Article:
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Talent Corp evasive over brain drain report

 | March 12, 2012

It acknowledges criticisms by Wake Up Call Malaysia, but does not say whether it agrees with it.

PETALING JAYA: Talent Corp has acknowledged a report on the Malaysian brain drain that is critical of its efforts to reverse the trend.

However, it did not say whether it agreed with the findings of the social group that calls itself Wake Up Call Malaysia (WUC-M).

“We welcome the report done by Wake Up Call Malaysia, which was presented to us on Feb 21 and canvassed the views of more than 518 Malaysian youth in and outside the country on the global issue of brain drain and its impact on Malaysia,” a Talent Corp spokesperson said in a media statement.

According to WUC-M, many of the respondents in its survey listed social injustice in Malaysia and better career prospects and benefits overseas as the reasons why they preferred to remain as expatriates. It said 81% of the respondents were Chinese.

It said some of the programmes introduced by the government, including Talent Corp’s Retain Expert Programme (REP), lacked promotion and publicity.

The Talent Corp statement defended its programmes, saying REP was more successful in 2011 than it was in 2010.

“For the whole of 2011, the number of approvals for Malaysian professionals returning home under the REP has more than doubled from 313 in 2010 to 680,” it said.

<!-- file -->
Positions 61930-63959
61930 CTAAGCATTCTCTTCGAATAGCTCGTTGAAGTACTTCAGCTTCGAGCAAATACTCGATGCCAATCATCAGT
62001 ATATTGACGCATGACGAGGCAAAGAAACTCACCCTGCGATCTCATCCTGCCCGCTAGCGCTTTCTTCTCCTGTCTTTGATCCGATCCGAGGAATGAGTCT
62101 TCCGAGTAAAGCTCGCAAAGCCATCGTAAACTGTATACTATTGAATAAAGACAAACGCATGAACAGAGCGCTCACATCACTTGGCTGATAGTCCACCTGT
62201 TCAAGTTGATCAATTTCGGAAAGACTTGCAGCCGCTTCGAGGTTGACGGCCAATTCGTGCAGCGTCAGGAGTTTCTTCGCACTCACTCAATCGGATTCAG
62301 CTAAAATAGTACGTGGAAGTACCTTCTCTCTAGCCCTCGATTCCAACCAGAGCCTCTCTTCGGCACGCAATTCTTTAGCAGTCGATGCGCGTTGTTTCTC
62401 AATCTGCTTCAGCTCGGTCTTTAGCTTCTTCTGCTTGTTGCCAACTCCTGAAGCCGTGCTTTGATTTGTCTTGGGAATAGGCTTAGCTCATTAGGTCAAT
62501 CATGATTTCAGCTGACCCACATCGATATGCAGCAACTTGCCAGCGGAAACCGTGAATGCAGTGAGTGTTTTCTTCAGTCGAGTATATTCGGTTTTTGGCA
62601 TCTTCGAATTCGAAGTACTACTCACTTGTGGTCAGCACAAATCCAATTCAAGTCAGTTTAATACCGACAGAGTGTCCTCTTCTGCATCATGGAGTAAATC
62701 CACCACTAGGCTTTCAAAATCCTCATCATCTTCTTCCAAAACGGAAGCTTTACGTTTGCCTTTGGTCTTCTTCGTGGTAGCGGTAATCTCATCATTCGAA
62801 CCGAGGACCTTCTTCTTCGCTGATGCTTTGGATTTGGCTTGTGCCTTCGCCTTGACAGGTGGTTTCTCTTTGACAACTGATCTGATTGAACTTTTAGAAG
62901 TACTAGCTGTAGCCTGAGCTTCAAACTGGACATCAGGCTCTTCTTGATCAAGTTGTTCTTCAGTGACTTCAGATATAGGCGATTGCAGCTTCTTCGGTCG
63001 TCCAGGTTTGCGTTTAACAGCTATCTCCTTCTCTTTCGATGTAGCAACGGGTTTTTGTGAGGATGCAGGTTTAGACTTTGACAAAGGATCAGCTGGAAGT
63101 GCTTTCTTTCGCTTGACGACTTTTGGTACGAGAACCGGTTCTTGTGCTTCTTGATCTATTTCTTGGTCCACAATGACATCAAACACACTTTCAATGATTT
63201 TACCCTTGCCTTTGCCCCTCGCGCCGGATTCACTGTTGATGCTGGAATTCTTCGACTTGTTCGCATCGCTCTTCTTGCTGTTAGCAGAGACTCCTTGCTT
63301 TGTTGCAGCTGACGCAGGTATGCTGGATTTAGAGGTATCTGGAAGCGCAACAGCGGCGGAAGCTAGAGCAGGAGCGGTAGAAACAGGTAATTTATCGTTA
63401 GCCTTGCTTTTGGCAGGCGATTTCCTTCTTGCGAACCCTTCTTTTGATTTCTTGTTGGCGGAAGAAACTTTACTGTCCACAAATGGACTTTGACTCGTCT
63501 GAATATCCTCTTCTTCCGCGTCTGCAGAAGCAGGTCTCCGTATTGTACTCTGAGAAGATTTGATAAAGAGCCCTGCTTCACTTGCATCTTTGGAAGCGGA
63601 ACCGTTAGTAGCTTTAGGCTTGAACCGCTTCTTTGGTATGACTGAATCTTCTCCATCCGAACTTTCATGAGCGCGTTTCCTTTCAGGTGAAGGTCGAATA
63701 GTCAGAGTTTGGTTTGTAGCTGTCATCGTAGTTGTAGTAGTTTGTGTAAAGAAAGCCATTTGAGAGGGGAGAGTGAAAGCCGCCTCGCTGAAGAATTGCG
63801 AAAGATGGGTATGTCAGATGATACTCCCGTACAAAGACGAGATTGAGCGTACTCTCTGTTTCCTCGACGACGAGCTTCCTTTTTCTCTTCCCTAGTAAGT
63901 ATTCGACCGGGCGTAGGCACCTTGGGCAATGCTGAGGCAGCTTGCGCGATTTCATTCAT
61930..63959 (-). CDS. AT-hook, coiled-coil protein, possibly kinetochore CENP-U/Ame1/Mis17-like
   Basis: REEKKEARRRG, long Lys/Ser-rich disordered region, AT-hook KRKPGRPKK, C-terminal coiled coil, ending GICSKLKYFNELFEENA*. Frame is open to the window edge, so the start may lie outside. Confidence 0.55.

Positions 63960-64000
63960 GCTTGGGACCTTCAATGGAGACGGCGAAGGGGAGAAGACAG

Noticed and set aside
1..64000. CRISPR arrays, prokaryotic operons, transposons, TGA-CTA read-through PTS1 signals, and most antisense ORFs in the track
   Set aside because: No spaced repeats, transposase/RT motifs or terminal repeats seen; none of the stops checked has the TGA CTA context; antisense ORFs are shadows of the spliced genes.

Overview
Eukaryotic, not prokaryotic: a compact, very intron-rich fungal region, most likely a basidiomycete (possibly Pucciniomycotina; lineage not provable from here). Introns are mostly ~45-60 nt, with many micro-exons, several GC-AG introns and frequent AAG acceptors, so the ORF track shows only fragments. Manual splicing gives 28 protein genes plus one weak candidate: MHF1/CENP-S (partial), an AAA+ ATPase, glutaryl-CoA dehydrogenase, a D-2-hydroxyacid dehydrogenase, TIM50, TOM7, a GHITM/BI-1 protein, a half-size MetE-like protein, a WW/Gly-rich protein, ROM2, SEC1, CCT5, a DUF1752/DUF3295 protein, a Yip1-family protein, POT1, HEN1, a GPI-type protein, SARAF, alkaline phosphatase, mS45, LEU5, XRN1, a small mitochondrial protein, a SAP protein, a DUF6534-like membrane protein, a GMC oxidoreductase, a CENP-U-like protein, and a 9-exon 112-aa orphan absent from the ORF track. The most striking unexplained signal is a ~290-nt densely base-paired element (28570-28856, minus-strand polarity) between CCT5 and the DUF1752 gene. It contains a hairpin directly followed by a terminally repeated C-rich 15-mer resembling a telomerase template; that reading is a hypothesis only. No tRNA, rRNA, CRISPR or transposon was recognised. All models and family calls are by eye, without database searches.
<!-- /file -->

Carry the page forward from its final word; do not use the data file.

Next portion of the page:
“They fill up c-suite positions in various critical economic sectors including oil, gas and energy, financial services, information and communication, healthcare and business services.”

Critics are likely to dismiss the figures as insignificant, given the large number of skilled and talented Malaysians remaining abroad. It has been reported that more than one million people have left the country for greener shores.

Even so, Talent Corp appears to be confident that its programmes would yield meaningful results. These programmes include Scholarship Talent and Retention (STAR) and Talent Acceleration in Public Service (TAPS).

The spokesperson said STAR and TAPS would enable top Public Service Department scholars to serve out their bonds in leading organisations within the private sector.

“These measures are in addition to the initiatives that we have developed to increase the employability of local graduates,” the statement said.

The statement also announced that Talent Corp had a started a pilot programme in which Malaysian “technopreneurs” based in Silicon Valley would conduct workshops with counterparts based in Malaysia.

“We hope to build a network of such collaborations in the future,” it said.
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